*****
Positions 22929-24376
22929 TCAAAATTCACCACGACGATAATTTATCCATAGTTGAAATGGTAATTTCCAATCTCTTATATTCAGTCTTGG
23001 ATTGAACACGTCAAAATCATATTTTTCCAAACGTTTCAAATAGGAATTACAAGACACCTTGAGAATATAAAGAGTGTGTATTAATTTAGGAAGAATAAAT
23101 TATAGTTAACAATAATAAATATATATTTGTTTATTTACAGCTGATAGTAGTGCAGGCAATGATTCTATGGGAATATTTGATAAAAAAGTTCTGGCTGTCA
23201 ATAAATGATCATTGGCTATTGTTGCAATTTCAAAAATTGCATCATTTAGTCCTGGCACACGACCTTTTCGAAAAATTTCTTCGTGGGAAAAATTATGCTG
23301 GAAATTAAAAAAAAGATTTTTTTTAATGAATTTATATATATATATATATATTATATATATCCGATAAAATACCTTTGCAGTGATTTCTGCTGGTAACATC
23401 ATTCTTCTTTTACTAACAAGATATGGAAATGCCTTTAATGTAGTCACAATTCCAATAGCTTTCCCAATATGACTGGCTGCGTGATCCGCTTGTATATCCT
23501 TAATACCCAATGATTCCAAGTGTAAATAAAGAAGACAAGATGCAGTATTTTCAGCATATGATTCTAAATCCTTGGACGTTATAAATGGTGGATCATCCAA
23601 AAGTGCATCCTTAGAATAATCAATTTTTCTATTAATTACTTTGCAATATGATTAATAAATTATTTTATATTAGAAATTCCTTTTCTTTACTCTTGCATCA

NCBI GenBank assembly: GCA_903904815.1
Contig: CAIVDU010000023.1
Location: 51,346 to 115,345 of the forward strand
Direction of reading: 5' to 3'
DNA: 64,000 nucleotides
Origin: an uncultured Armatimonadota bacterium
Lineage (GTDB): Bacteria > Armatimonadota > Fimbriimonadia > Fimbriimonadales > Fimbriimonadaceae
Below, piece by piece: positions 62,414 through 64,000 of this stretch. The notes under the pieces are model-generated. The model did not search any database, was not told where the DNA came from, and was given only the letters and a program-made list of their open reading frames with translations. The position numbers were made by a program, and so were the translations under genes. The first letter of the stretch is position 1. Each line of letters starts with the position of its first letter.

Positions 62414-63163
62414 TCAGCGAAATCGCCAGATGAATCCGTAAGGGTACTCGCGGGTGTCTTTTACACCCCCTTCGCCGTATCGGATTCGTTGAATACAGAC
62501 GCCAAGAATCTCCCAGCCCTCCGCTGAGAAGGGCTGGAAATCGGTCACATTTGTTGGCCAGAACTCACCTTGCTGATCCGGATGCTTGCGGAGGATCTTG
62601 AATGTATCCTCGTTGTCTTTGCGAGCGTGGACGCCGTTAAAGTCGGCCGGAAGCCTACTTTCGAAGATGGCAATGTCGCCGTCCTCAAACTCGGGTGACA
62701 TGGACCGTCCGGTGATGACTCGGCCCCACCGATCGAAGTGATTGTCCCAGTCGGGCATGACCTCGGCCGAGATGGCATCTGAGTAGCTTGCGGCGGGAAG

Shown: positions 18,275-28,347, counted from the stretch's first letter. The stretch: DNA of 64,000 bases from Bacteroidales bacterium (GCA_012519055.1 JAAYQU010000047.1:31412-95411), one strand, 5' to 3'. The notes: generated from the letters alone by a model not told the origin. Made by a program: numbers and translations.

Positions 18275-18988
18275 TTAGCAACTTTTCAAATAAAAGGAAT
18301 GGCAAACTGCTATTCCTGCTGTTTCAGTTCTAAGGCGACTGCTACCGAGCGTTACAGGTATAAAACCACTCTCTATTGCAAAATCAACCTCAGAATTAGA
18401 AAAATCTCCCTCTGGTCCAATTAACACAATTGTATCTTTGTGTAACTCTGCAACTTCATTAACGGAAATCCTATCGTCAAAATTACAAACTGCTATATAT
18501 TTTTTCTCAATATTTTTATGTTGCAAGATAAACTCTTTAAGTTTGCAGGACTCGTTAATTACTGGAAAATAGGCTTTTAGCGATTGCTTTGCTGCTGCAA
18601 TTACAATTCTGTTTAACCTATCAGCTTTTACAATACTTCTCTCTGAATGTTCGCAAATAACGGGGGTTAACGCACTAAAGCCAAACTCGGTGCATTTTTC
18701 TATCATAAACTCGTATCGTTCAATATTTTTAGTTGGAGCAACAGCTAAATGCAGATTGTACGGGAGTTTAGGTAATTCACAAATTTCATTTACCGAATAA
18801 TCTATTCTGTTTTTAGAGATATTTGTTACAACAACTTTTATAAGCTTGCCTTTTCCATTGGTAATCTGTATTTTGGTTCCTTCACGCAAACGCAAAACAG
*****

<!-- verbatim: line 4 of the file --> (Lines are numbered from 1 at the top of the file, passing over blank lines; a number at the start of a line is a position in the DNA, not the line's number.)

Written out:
23101 TATAGTTAACAATAATAAATATATATTTGTTTATTTACAGCTGATAGTAGTGCAGGCAATGATTCTATGGGAATATTTGATAAAAAAGTTCTGGCTGTCA